Put yourself in the shoes of a landlord facing a tenant who, because of the cuts, cannot pay his rent. Will he really evict him when other likely tenants won’t be able to afford the rent either, because their housing benefit has been cut as well?
Perhaps not. Perhaps instead the landlord will simply cut his rent. If so, the burden of the cut will fall on landlords, not tenants.
The question, then, concerns the incidence of the cut. There’s a direct parallel here with taxes. Just as the pain of a tax rise doesn’t necessarily fall upon the direct payer of the tax, so the pain of a benefit cut doesn’t necessarily fall upon the recipient.
There is evidence here. Stephen Gibbons and Alan Manning looked at the effects of restrictions on HB in the mid-90s. They found that - depending on how the statistics are cut - between half and all of the cut in HB fell upon landlords, who had to cut their rent.
This is consistent with research in France (pdf):
We find that one additional euro of housing benefit leads to an increase of 78 cents in rents, leaving only 22 cents for low income households to reduce their net rent and increase their consumption.Now, I don’t say this to defend Osborne’s move. Gibbons and Machin find that it is only tenants who are in a position to negotiate lower rents - those who move - who did pass on the cut to landlords. In this sense, HB cuts do bear heavily upon the most vulnerable - those in a weak bargaining position. And you could argue that lower rents would be a bad thing, as they’d reduce the supply of property to let.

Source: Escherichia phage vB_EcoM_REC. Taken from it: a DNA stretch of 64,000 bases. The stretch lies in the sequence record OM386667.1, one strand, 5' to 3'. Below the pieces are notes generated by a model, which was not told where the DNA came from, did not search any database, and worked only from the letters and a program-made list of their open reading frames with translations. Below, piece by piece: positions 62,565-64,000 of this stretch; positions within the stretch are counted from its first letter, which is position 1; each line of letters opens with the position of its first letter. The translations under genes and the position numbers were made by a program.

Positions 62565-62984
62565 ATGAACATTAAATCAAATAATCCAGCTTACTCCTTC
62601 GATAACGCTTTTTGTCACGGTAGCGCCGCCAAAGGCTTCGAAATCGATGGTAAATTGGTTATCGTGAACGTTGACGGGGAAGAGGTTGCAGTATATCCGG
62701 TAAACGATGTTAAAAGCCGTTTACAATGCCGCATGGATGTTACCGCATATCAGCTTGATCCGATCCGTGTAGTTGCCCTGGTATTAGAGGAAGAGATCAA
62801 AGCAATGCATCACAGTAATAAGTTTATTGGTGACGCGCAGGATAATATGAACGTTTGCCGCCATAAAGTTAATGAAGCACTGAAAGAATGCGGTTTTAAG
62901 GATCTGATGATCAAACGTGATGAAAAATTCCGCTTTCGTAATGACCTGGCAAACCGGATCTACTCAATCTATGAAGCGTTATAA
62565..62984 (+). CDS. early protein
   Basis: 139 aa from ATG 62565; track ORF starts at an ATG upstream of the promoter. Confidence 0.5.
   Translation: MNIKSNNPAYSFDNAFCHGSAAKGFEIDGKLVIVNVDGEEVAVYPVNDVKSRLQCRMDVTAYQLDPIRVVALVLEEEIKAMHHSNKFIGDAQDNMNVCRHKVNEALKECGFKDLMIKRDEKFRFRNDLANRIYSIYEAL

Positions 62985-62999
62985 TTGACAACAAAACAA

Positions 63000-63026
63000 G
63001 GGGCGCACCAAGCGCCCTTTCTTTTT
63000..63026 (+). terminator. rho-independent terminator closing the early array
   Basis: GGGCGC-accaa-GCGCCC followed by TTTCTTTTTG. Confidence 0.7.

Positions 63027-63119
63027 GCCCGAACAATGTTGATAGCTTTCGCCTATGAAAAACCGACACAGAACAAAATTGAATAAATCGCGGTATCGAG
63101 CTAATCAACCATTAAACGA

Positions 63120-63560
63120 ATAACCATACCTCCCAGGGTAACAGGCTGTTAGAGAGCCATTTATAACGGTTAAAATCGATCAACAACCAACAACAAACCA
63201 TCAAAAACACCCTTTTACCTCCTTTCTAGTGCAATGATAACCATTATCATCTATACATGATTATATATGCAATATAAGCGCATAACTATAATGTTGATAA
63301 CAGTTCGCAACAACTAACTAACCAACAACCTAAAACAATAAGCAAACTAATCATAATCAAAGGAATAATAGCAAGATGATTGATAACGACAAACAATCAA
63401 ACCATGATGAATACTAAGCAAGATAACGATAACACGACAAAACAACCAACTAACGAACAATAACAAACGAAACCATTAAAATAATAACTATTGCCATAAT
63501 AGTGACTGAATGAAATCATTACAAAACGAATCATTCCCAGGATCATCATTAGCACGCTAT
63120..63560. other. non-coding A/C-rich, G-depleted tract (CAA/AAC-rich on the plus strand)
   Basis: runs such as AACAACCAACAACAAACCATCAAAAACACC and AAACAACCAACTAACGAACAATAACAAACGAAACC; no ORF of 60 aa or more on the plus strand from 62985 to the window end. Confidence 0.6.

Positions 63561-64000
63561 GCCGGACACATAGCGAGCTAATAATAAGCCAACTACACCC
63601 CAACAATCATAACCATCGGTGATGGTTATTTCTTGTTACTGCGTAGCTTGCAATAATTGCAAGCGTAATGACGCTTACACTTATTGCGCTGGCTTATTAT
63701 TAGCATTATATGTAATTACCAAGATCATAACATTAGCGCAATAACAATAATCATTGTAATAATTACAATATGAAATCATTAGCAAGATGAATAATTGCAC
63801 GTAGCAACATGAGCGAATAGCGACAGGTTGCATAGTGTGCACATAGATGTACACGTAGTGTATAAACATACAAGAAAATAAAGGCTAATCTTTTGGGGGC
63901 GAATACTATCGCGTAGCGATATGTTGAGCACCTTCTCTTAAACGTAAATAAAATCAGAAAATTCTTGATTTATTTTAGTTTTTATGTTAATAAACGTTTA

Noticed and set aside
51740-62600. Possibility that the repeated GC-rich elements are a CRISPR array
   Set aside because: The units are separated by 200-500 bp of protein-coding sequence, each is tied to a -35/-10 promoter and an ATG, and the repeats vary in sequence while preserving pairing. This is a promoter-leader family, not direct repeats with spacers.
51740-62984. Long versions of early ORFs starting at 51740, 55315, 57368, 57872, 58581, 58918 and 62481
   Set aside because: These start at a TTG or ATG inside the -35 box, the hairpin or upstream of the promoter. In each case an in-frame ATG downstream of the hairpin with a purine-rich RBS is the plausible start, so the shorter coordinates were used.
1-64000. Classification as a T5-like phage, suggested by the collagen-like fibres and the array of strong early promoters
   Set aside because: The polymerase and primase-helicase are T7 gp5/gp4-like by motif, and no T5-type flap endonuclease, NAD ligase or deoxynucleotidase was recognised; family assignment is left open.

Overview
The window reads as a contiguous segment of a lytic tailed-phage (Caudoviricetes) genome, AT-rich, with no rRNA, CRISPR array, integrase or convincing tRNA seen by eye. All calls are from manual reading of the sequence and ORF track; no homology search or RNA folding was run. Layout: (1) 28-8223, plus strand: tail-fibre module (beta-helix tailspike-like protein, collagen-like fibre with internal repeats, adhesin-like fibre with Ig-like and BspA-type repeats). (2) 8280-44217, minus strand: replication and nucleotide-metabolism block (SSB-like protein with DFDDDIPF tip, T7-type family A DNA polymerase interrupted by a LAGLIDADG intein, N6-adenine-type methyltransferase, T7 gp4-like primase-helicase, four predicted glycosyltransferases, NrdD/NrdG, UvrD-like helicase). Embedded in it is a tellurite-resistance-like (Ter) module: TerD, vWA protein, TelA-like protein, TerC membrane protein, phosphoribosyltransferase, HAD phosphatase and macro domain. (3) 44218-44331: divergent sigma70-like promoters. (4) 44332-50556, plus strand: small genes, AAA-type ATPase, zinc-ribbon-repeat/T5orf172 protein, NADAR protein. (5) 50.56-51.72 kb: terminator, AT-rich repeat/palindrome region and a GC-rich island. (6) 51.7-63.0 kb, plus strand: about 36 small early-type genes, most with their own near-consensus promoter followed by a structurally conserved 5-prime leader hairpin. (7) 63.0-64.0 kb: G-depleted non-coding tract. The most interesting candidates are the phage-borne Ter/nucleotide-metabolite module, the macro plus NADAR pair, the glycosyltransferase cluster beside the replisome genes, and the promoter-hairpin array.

This large impact of housing benefits on rents seems to be caused by a very low housing supply elasticity.
All I’m saying is that the belief that a £1 cut in HB is a £1 loss to poor tenants might well be wrong. And I happen to think (sometimes, I fear, uniquely) that there’s no reason why the Left should subscribe to bad economics.